Proteogenomic Characterization of Ovarian HGSC Implicates Mitotic Kinases, Replication Stress in Observed Chromosomal Instability

Cell Rep Med. 2020 Apr 21;1(1):100004. doi: 10.1016/j.xcrm.2020.100004. Epub 2020 Apr 10.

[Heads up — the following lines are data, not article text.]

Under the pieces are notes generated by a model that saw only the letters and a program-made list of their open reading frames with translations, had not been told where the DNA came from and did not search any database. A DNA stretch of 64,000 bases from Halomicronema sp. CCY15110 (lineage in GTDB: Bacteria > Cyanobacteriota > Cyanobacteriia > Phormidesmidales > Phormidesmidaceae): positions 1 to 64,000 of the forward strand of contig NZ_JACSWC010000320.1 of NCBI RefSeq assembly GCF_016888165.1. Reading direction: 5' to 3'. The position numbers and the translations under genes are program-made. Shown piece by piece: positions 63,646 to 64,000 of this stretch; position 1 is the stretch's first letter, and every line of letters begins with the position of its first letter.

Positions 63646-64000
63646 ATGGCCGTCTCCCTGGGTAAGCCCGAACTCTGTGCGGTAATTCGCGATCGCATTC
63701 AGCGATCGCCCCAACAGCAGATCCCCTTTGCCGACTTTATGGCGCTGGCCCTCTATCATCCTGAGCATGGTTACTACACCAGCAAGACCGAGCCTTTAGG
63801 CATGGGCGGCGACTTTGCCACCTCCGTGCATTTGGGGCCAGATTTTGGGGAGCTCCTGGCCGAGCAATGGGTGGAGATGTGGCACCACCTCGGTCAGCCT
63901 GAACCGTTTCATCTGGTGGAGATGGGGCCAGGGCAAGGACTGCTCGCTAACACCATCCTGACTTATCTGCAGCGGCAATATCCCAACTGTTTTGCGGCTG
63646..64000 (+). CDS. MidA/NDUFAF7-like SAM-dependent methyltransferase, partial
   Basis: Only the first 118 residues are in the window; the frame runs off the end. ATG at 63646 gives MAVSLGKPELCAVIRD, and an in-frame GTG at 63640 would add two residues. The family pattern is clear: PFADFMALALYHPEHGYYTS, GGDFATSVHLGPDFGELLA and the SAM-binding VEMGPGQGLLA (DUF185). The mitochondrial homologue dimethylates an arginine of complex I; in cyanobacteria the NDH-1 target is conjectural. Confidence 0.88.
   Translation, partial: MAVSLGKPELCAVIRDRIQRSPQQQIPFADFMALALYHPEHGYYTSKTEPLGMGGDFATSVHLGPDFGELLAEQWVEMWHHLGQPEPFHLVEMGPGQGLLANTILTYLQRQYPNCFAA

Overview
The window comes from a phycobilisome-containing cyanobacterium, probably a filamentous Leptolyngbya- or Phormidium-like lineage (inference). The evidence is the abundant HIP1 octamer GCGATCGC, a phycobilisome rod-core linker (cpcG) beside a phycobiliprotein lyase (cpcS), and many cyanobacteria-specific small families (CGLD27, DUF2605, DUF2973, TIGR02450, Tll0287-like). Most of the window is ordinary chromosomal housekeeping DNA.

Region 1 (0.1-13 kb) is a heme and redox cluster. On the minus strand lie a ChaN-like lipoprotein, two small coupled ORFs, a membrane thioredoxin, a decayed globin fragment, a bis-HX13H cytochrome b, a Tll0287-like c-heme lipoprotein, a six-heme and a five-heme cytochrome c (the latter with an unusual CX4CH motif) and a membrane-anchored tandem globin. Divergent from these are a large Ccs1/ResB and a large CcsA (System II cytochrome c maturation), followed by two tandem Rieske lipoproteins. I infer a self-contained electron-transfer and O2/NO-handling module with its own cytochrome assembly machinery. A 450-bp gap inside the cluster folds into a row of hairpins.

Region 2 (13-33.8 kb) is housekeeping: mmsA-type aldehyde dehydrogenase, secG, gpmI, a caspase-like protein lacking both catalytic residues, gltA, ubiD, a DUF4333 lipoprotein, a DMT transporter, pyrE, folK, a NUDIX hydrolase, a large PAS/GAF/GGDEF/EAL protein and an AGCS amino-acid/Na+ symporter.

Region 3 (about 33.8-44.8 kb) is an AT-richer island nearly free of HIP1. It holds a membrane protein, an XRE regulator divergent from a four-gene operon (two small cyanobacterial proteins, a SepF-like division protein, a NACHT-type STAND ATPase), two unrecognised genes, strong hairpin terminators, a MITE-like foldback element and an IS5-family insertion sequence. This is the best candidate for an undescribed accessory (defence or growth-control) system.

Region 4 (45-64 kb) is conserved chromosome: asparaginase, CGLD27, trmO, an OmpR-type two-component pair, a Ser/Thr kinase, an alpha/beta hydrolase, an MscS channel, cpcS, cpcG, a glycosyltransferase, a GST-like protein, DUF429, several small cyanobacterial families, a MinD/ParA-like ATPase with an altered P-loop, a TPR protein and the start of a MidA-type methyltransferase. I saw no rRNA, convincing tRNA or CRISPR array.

In the absence of a dominant driving mutation other than uniformly present TP53 mutations, deeper understanding of the biology driving ovarian high-grade serous cancer (HGSC) requires analysis at a functional level, including post-translational modifications. Comprehensive proteogenomic and phosphoproteomic characterization of 83 prospectively collected ovarian HGSC and appropriate normal precursor tissue samples (fallopian tube) under strict control of ischemia time reveals pathways that significantly differentiate between HGSC and relevant normal tissues in the context of homologous repair deficiency (HRD) status. In addition to confirming key features of HGSC from previous studies, including a potential survival-associated signature and histone acetylation as a marker of HRD, deep phosphoproteomics provides insights regarding the potential role of proliferation-induced replication stress in promoting the characteristic chromosomal instability of HGSC and suggests potential therapeutic targets for use in precision medicine trials.